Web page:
Just a few decades after they were invented, emoticons have become an integral part of our communication, especially in texts, chats, and e-mails. Emoticons are used online to covey intonation or voice inflection, bodily gestures and emotion behind statements that might otherwise be misinterpreted.
Emoticons are so much present in our daily lives that the human brain now reacts to them in the same way as a real face, according to a new Australian research recently published in the journal Social Neuroscience.
Although the iconic grinning yellow sphere with two eyes and a mouth originated in the 1960s and other typographical depictions of emotion cropped up even earlier, the classic smiley emoticon ‘:-)’ as we know it originated in 1982. It was created by Scott Fahlman in a message posted to the Carnegie Mellon University computer science general board on 19 September 1982, in Pittsburgh, Pennsylvania.
To carry out the research, 20 right-handed participants aged from 18 to 32 years, including 14 women and 6 men, took part in the experiment. All participants were free from an uncorrected impairment in eyesight or hand movement, a personal or a family history of any psychological or genetic disorder or a period of unconsciousness in the last 5 years. They were shown images of real faces, smiley face emoticons, and a meaningless string of characters.
Interestingly, when the series of punctuation used to create a smiley face was reversed to show ‘(-:’, or presented upright, no response was triggered. “Areas of the brain most readily involved in face perception aren’t able to process the image as a face,” said researcher, Dr. Owen Churches, from the school of psychology at Flinders University in Adelaide. Only when the emoticons were presented in the conventional digital communication manner – as ’:-)’ was the punctuation read as a smiling face.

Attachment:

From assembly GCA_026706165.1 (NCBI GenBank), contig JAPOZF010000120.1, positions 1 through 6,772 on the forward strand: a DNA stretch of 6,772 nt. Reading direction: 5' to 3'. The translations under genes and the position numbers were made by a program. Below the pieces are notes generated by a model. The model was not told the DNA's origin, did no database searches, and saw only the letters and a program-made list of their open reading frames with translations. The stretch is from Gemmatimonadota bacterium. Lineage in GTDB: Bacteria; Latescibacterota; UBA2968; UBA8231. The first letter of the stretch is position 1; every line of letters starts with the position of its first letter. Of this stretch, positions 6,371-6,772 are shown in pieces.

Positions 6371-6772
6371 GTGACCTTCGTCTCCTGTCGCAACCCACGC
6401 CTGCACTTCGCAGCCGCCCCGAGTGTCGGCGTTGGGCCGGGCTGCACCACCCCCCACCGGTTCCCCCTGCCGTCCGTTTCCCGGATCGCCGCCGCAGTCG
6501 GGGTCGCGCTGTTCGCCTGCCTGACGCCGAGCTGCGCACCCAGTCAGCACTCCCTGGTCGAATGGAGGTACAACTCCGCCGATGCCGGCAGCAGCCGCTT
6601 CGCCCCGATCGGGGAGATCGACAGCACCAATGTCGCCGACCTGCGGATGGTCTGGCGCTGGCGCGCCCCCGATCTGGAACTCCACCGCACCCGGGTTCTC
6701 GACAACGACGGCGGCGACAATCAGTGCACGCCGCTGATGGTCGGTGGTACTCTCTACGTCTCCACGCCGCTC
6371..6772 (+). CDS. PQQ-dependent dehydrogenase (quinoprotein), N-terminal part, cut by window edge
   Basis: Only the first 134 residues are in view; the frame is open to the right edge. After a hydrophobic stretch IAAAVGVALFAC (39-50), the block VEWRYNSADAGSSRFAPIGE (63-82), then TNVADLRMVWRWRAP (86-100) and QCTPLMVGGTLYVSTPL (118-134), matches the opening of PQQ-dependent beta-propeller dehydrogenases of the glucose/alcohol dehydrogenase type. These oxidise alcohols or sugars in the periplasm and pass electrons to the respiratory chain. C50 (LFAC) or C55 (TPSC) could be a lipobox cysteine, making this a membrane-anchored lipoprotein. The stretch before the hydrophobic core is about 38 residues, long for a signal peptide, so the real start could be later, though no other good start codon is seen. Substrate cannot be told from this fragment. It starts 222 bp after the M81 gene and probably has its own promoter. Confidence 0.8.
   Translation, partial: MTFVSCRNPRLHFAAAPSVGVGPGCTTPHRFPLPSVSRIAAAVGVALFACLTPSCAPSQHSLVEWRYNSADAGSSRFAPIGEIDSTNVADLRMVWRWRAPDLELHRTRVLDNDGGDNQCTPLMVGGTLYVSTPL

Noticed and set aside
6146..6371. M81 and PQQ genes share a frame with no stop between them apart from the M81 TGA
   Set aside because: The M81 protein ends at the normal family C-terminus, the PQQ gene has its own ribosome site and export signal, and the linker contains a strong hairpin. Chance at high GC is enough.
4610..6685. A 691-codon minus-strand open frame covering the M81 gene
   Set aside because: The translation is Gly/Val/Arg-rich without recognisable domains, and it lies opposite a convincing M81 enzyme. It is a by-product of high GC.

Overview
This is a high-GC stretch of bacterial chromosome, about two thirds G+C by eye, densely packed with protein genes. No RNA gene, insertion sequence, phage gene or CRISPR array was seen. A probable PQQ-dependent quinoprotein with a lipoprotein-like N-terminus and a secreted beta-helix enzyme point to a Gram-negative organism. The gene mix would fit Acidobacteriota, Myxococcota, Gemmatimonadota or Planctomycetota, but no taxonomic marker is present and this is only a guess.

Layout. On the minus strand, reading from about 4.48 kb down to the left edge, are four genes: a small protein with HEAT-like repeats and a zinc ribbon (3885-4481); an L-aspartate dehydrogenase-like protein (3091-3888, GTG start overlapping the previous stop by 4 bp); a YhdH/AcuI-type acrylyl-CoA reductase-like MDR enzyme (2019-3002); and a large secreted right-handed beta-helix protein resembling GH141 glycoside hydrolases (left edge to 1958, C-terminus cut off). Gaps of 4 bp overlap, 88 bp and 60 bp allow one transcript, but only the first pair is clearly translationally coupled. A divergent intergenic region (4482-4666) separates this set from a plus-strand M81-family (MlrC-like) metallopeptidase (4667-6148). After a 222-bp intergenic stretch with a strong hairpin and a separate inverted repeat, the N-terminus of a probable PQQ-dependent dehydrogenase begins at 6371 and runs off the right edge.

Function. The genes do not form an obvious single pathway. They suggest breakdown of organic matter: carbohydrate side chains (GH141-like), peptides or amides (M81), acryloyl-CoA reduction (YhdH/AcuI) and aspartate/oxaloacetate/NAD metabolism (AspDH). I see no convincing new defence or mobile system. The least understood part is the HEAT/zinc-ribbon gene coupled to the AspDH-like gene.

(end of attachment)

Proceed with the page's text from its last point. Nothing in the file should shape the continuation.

Most people now instantly recognize ‘:-)’ as a smiling face. However, this response is not innate, but rather learned. “There is no innate neural response to emoticons that babies are born with. Before 1982 there would be no reason that ’:-)’ would activate face sensitive areas of the cortex but now it does because we’ve learnt that this represents a face,” said Dr. Churches “and to decode that language we’ve produced a new pattern of brain activity.”
According to Dr. Churches, who has been studying the neuroscience of face perception for several years, faces are very special from a psychological point of view: “Most of us pay more attention to faces than we do to anything else,” and “We know experimentally that people respond differently to faces than they do to other object categories.“
He says when we look at an image of a real face, we recognize the position of the mouth relative to the nose and the eyes, and as a result very specific parts of the brain are activated. When this image is inverted, we get another specific pattern of brain activity. He wanted to find out if the same applied when we looked at a smiley face emoticon, which is a stylized representation of a smiling human face.